JACKSONVILLE, Fla. — They often respond to the same scenes and face challenges every day. Now there's a new challenge for the the hundreds of firefighters and police officers in Jacksonville. It's a friendly rivalry, if you will, to see which department can get more employees to mentor with the non-profit, Take Stock in Children.
Jacksonville City Council President Scott Wilson knows how important mentors can be in a child's life.
"I had a really tough lifestyle growing up," Wilson said. "I realized that if I had someone who helped guide me when I was a child I probably would made better decisions. I probably would have stayed in school, maybe I would have gone to college."
Fraternal Order of Police President Steve Zona also knows the importance of of having mentors and what can happen where someone doesn't have one.
"On a daily basis we see the devastation in the community, and we see what happens to kids that don't have adults as role models," Zona said.
Wilson and Zona have joined forces to encourage police officers and firefighters to sign up to be mentors with Take Stock in Children so they can help guide low-income students on a path to success.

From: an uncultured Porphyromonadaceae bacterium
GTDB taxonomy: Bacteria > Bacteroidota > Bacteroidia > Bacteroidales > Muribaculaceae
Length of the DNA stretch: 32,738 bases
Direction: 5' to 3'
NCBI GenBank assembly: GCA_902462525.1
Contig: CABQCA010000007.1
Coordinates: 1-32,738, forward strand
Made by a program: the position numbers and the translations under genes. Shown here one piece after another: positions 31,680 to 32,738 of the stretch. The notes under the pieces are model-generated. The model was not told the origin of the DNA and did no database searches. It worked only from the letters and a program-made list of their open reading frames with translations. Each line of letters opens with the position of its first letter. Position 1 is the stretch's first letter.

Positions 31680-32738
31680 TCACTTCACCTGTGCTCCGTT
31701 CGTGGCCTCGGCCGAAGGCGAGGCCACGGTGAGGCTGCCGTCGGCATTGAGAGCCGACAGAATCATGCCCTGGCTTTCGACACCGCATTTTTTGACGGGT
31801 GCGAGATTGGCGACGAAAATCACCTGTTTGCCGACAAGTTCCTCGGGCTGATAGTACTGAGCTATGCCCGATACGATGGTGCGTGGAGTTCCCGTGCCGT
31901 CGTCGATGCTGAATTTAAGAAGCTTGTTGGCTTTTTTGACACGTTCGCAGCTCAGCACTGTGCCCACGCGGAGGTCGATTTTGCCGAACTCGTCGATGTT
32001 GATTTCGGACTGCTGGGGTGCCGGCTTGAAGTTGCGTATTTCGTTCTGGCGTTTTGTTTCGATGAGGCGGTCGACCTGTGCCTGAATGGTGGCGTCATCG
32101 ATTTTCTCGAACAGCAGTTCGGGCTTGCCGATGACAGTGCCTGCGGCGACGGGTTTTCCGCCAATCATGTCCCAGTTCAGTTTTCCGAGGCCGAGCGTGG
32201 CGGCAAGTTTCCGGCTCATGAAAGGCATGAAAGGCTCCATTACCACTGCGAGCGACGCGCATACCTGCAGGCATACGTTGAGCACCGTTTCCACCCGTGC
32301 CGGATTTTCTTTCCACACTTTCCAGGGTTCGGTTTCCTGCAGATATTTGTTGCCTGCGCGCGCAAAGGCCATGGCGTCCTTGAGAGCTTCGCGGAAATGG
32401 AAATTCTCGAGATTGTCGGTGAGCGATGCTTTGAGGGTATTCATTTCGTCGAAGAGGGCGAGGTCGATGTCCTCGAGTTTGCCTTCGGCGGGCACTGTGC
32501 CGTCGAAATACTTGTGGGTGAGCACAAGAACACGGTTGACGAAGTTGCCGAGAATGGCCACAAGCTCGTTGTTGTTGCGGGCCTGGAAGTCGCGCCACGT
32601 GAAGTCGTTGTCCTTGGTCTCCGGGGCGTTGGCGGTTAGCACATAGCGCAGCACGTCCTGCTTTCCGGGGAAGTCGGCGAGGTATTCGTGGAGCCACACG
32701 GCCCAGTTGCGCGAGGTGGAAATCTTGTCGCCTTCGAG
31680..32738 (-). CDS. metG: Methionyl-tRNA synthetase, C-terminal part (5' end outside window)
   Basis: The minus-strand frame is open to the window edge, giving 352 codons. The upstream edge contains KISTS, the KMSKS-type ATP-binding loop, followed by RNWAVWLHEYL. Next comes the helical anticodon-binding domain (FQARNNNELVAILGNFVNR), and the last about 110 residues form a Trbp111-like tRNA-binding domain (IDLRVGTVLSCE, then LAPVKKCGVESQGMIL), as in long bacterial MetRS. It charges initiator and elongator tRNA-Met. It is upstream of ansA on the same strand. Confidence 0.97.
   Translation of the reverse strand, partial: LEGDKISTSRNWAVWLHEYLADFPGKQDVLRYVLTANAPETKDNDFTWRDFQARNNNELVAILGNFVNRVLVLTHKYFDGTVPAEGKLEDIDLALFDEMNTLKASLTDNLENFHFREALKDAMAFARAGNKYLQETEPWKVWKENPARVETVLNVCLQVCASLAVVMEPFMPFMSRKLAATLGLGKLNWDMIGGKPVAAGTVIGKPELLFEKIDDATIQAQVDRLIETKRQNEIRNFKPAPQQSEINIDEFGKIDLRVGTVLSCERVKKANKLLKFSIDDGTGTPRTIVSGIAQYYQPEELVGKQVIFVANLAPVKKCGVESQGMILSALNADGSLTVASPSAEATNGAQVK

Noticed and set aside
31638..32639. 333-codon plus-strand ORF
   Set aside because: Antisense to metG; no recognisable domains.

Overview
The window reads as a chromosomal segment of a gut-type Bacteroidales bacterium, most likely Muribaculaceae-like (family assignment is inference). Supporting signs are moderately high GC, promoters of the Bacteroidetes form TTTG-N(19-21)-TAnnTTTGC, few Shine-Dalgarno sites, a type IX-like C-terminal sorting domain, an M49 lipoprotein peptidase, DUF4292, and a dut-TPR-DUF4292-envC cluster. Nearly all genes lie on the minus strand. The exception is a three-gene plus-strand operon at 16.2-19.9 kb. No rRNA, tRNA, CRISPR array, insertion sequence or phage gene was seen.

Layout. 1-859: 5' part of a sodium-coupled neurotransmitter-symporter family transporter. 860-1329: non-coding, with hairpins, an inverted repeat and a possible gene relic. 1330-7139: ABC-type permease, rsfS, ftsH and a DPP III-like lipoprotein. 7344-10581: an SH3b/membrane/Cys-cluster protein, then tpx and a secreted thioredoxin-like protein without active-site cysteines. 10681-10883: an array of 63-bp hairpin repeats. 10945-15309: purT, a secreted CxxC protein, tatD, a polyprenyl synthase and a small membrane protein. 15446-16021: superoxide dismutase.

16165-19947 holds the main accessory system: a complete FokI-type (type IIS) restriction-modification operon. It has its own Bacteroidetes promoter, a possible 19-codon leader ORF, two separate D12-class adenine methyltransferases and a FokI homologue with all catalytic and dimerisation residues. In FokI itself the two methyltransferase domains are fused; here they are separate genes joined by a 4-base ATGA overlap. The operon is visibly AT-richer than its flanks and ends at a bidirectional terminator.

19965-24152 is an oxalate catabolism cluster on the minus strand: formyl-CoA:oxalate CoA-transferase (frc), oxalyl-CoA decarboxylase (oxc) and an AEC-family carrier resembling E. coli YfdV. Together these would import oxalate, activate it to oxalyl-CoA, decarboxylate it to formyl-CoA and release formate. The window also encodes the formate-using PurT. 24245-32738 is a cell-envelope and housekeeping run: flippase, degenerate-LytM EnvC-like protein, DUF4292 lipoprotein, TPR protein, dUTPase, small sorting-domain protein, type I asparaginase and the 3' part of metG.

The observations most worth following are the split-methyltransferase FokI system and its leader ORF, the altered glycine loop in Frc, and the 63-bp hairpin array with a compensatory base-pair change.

"The sheriff and the police chief have both committed to give them time during the week, up to an hour week workload permitting, to be a mentor in this program," Zona said.
Take Stock in Children pairs students with volunteer mentors who meet with them for one hour a week at school during the academic year. In addition to being matched with a mentor they also get matched with a college success coach and get a two year college or vocational school scholarship. The students have to maintain a 2.0 GPA, have good behavior in school and remain drug and crime free.
"It's very rewarding for us as a policeman. I believe I get as much out of this program as that young 15-year-old does," Lt. Dan Shelton said.
He started mentoring at First Coast High school this year.
"Each time we meet, the curtain comes down a little bit more and a little bit more and a little bit more. My mission is to ensure that everything that he wants to do that he's successful," Shelton said. "I've had some good and bad things happen to me and what I hope is to impart that knowledge to that young man who's 15-years-old and maybe I can save him from stumbling once or twice, and he can avoid that and move on and get to college."
"If you can help just one student at a time, it will help," Officer Carlos Sosa, who also mentors, said.
Helping by breaking down barriers, building relationships with youth in the community and giving them hope.
"That's what we hope it does, a two-fold thing to break down those walls and to help those kids succeed in life," Zona said.
The high school graduation rate for Take Stock students is more than 60% higher than their at-risk peers. If you would like to volunteer to mentor you can apply by clicking here.